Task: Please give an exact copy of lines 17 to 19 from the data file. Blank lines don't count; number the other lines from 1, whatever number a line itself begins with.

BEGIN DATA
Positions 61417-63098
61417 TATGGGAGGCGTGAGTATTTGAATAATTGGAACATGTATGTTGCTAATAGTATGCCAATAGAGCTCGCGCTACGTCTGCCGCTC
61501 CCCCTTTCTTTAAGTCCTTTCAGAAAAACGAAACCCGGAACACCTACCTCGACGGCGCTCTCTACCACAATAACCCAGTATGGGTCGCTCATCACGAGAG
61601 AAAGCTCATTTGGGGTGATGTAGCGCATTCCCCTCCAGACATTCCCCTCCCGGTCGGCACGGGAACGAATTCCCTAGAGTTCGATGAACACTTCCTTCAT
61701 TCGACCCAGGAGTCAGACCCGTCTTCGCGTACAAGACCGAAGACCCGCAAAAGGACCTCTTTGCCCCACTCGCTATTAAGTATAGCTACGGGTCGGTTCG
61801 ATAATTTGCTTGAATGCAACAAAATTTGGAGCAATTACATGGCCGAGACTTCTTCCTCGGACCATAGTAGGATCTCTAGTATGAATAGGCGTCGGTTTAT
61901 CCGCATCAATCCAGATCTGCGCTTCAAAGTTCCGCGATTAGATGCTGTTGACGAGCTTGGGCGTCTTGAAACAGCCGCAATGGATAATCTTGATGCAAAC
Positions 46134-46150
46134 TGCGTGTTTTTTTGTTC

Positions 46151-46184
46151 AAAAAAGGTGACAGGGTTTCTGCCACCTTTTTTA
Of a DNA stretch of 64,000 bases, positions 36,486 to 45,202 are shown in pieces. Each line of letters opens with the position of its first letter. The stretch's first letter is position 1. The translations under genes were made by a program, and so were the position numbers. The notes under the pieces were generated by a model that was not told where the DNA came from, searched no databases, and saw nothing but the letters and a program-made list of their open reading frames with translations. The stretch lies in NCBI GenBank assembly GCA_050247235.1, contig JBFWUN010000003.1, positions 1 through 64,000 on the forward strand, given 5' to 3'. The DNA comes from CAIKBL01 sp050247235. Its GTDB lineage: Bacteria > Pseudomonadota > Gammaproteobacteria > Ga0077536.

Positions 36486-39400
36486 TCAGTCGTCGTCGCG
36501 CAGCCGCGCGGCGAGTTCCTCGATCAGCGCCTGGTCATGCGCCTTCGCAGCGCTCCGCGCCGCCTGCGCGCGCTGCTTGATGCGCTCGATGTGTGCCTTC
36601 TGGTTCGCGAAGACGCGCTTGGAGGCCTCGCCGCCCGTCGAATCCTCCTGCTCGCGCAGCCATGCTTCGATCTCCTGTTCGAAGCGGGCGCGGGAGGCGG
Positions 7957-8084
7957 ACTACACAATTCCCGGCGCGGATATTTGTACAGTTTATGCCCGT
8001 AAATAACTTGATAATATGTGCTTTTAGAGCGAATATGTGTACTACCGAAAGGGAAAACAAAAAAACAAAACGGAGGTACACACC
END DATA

Positions 7957-8084
7957 ACTACACAATTCCCGGCGCGGATATTTGTACAGTTTATGCCCGT
8001 AAATAACTTGATAATATGTGCTTTTAGAGCGAATATGTGTACTACCGAAAGGGAAAACAAAAAAACAAAACGGAGGTACACACC